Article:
Ms. Komisar states she is often asked by parents how they can instill gratitude and empathy in their children. These are virtues found in all religious traditions, even those without a deity or belief in an afterlife such as Zen Buddhism. Ms. Komisar states in her article: “It’s rare to find a faith that doesn’t encourage gratitude as an antidote to entitlement or empathy for anyone who needs nurturing. These are the building blocks of strong character. They are also protective against depression and anxiety.”
Finally, Ms. Komisar points out that religion provides a natural community. Ms. Komisar expresses this beautifully in the following passage: “The idea that hundreds of people can gather together and sing joyful prayers as a collective is a buffer against the emptiness of modern culture. It’s more necessary than ever in a world where teens can have hundreds of virtual friends and few real ones, where parents are often too distracted physically or emotionally to soothe their children’s distress.”
I will leave you with the final paragraph of Ms. Komisar’s article: “Today the U.S. is a competitive, scary and stressful place that idealizes perfectionism, materialism, selfishness and virtual rather than real human connection. Religion is the best bulwark against that kind of society. Spiritual belief and practice reinforce collective kindness, empathy, gratitude and real
connection. Whether children choose to continue to practice as adults is something parents cannot control. But that spiritual or religious center will benefit them their entire lives.”
Currently available antidepressants, at least in their initial action, exert their antidepressant effect by influencing monoamine levels in the brain. Despite increasing the monoamine levels within the first day, the clinical manifestation of the antidepressant effect may be delayed by days to weeks. Approximately one third of major depressed patients will have a 50% or more reduction in symptoms with the first agent prescribed. Although the total number of patients responding increases with subsequent medication trials, the proportionate response to each new drug is much less than to the original drug. This series of trials may take months to years. This scenario has led to the search for a medication that rapidly reduces depressive symptoms. Esketamine seems to fulfill those criteria.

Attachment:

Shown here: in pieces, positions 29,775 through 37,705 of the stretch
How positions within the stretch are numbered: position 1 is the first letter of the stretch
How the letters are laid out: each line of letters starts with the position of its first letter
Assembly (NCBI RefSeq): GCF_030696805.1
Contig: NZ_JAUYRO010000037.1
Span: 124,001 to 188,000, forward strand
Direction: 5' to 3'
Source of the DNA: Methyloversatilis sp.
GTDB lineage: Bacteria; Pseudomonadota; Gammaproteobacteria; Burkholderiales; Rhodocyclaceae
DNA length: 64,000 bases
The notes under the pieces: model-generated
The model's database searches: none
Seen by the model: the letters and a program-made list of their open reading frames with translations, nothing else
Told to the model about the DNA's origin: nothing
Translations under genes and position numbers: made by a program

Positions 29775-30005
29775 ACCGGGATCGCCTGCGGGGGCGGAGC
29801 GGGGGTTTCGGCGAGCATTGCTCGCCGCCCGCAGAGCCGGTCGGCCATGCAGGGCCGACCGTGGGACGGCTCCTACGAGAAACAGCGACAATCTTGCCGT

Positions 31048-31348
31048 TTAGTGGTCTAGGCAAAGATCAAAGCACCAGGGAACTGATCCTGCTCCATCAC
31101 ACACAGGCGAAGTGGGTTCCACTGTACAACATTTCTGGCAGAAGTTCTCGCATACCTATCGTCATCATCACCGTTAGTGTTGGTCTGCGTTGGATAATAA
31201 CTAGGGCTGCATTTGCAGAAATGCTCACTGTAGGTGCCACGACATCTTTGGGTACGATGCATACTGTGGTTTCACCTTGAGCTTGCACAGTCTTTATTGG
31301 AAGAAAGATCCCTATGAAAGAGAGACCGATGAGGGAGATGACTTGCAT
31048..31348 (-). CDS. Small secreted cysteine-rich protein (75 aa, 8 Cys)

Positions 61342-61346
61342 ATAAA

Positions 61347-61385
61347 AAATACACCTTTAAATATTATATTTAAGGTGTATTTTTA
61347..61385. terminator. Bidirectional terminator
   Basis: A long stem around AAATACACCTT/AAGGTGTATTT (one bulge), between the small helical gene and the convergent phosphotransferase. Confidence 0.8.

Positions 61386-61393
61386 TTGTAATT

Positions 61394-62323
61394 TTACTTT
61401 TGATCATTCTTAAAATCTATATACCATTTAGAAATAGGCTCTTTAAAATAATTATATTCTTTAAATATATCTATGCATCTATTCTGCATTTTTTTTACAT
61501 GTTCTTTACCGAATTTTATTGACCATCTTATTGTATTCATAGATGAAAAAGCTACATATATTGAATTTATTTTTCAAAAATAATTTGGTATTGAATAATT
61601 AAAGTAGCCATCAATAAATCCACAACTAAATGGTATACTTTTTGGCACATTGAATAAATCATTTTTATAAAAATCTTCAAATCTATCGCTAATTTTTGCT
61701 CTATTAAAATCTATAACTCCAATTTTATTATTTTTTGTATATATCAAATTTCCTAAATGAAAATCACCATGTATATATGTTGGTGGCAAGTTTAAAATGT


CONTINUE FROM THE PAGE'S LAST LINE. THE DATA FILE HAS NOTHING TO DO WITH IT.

The brain’s response to any medication is much more complex than increasing as certain neurotransmitter. Esketamine does not raise monoamine neurotransmitters. Instead, esketamine binds to the post-synaptic NMDA glutamate receptor blocking glutamate neurotransmission. There are a few other biochemical happenings at the receptor level that are necessary for this to effectively occur, but that is a bit in the weeds for this article. Another result of this binding is the activation of the mTOR pathway. This is a pathway that eventually leads to increased BDNF and increased synapse formation. Pay no attention to the acronyms, just know it’s a good thing to happen. Wikipedia can give you a fuller explanation. This is amazing in two ways. First, that protein formation (needed for the building of synapses) can be elicited and seen occurring within 2 hours of administration is remarkable. This occurs with typical antidepressants but may take weeks. Second, the BDNF increase and the onset of new synapse formation correlates with a decrease in depressive symptoms and suicidal ideations. A medication that can be administered intranasally in a psychiatrist’s office and reduce suicidal ideations and decrease depression within 2 hours is a large leap forward in psychiatric treatment.